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This year's hull is created in Rhino, because it contains hydrostatic analysis and allows easy modification of hull forms.

Basic Method:Edit

  1. Draw rough deck outline
  2. New layer, draw rough rocker for boat hull
  3. New layer, create a small (<10) profiles or cross sections.
  4. Use Surfaces, Loft feature to create hull form.
  5. Check for concavity or aberrant behavior in hull.
  6. Use edge of hull polysurface to create transom, bow and deck polysurfaces (don't use original outlines, as the hull polysurface does NOT coincide with them)
  7. Use the Analyze, Mass Properties feature to view volume and hydrostatic data about the shape. (Note that some hydrostatic features assume a mass, which leads to some false statements)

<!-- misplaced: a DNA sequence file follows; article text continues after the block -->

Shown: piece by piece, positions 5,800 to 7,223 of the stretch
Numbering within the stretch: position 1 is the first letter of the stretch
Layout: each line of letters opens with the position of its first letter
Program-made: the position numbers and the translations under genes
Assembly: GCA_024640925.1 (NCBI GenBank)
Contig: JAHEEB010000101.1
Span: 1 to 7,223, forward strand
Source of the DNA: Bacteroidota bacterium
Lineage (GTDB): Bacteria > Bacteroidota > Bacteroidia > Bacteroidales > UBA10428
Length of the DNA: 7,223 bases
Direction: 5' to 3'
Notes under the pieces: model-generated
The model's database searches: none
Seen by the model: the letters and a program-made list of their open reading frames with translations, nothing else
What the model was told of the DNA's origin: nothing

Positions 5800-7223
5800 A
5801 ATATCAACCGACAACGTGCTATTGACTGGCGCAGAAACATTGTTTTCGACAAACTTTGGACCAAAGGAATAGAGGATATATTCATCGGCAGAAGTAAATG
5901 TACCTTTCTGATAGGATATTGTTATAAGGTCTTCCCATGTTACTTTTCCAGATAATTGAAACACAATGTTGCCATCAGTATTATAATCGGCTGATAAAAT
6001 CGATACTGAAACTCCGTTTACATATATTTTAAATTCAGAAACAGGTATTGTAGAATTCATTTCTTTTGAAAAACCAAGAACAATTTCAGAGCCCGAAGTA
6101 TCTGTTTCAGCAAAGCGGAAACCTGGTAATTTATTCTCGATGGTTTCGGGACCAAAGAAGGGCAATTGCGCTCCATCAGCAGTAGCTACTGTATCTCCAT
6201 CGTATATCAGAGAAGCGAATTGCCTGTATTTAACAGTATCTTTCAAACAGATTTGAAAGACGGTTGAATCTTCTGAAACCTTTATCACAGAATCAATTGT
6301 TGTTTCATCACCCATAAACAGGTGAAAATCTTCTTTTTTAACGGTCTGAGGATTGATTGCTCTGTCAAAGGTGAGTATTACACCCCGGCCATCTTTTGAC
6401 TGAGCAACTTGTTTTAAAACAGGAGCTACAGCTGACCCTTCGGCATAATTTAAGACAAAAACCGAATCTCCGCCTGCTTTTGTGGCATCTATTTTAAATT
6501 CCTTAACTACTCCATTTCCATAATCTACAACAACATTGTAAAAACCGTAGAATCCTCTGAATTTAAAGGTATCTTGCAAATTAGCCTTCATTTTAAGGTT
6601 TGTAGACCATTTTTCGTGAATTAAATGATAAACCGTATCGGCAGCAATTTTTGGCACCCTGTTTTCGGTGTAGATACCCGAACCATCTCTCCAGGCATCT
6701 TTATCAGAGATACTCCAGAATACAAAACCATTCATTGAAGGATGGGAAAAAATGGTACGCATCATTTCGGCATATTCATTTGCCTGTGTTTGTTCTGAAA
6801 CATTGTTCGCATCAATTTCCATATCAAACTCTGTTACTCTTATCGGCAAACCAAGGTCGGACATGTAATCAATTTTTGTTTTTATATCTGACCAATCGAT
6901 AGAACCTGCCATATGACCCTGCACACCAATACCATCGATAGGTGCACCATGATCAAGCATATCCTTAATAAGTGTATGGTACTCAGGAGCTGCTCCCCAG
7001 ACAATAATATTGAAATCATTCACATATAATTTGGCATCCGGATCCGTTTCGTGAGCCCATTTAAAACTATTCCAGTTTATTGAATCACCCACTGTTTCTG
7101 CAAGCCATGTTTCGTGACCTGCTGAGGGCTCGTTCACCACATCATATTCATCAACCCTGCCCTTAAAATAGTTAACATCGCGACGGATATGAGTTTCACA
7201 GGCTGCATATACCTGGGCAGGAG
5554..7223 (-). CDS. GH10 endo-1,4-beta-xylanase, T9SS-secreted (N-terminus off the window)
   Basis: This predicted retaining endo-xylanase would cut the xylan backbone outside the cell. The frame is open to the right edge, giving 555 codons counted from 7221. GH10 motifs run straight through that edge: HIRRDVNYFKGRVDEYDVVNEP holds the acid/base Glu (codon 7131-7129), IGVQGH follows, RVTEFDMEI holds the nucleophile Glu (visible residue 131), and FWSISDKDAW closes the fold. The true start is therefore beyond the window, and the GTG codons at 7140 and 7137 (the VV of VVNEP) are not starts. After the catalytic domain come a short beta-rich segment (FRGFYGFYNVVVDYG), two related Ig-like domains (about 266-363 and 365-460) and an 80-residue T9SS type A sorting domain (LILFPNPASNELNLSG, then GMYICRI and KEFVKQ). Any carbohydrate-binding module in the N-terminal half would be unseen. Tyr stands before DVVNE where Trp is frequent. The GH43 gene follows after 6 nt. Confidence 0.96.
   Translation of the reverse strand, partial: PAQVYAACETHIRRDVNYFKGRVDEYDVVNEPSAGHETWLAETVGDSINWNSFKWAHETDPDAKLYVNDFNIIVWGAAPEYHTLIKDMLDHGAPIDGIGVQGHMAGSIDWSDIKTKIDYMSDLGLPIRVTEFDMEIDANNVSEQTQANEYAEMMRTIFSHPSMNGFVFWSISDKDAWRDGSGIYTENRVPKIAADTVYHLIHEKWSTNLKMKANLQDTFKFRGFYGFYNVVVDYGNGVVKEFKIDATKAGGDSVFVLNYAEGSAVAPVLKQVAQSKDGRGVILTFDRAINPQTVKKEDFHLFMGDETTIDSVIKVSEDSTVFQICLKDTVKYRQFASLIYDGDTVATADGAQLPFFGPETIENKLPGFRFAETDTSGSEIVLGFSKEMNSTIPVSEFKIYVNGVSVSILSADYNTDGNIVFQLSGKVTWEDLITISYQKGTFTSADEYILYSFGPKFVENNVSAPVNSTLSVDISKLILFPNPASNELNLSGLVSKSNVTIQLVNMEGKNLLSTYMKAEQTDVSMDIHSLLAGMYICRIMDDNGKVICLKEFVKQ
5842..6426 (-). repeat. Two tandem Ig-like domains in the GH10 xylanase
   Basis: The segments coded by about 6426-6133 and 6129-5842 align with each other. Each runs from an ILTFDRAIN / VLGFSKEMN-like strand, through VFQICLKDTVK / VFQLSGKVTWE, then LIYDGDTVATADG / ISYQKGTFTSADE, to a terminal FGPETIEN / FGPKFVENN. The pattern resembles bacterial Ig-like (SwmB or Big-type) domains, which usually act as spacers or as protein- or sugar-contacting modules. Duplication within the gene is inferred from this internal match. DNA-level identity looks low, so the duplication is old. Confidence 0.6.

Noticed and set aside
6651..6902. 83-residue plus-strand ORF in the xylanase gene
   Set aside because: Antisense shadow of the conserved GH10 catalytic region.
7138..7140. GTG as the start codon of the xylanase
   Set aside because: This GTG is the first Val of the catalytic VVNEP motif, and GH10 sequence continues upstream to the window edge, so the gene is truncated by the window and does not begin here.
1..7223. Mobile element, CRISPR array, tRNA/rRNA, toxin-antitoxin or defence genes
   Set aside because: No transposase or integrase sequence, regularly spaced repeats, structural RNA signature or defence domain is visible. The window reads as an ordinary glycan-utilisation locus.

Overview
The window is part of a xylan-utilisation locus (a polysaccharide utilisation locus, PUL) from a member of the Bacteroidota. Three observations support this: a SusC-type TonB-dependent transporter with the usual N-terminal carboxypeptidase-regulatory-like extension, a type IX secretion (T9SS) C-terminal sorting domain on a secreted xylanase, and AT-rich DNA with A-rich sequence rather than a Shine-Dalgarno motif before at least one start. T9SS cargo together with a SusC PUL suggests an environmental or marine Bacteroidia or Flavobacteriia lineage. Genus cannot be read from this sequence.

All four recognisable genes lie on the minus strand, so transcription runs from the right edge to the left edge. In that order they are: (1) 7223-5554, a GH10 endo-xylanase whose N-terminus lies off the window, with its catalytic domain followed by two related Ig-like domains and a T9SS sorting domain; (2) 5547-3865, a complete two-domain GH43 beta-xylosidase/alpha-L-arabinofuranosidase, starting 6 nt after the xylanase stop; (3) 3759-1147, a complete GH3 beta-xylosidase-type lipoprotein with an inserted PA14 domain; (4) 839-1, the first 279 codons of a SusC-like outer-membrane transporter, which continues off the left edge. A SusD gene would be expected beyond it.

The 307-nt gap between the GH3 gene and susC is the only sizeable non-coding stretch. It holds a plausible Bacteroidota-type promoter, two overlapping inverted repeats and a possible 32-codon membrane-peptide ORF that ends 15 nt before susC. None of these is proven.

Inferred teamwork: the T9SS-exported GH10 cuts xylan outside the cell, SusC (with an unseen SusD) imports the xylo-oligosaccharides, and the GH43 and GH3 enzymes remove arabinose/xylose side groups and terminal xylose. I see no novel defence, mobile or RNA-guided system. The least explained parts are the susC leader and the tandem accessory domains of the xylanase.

8. Redo steps 1-7 until it looks like a boat and doesn't sink for a given mass.


Design ConsiderationsEdit

The design of the hull for an experimental autonomous sailboat is most concerned with reliability and functionality, not speed.

BuoyancyEdit

For a static situation, the weight of the water a boat displaces is equal to the weight of the boat. Simplifying, the volume displaced is equal to the mass of the boat divided by the density of the water in which the boat sails.

For a total mass of 32.5kg, and in salt water with density of 1025kg/m^3, the hull needs to displace 0.0317m^3 while floating. Using this simple analysis and Rhino's built in Volume function, we can predict where the waterline of the boat will be.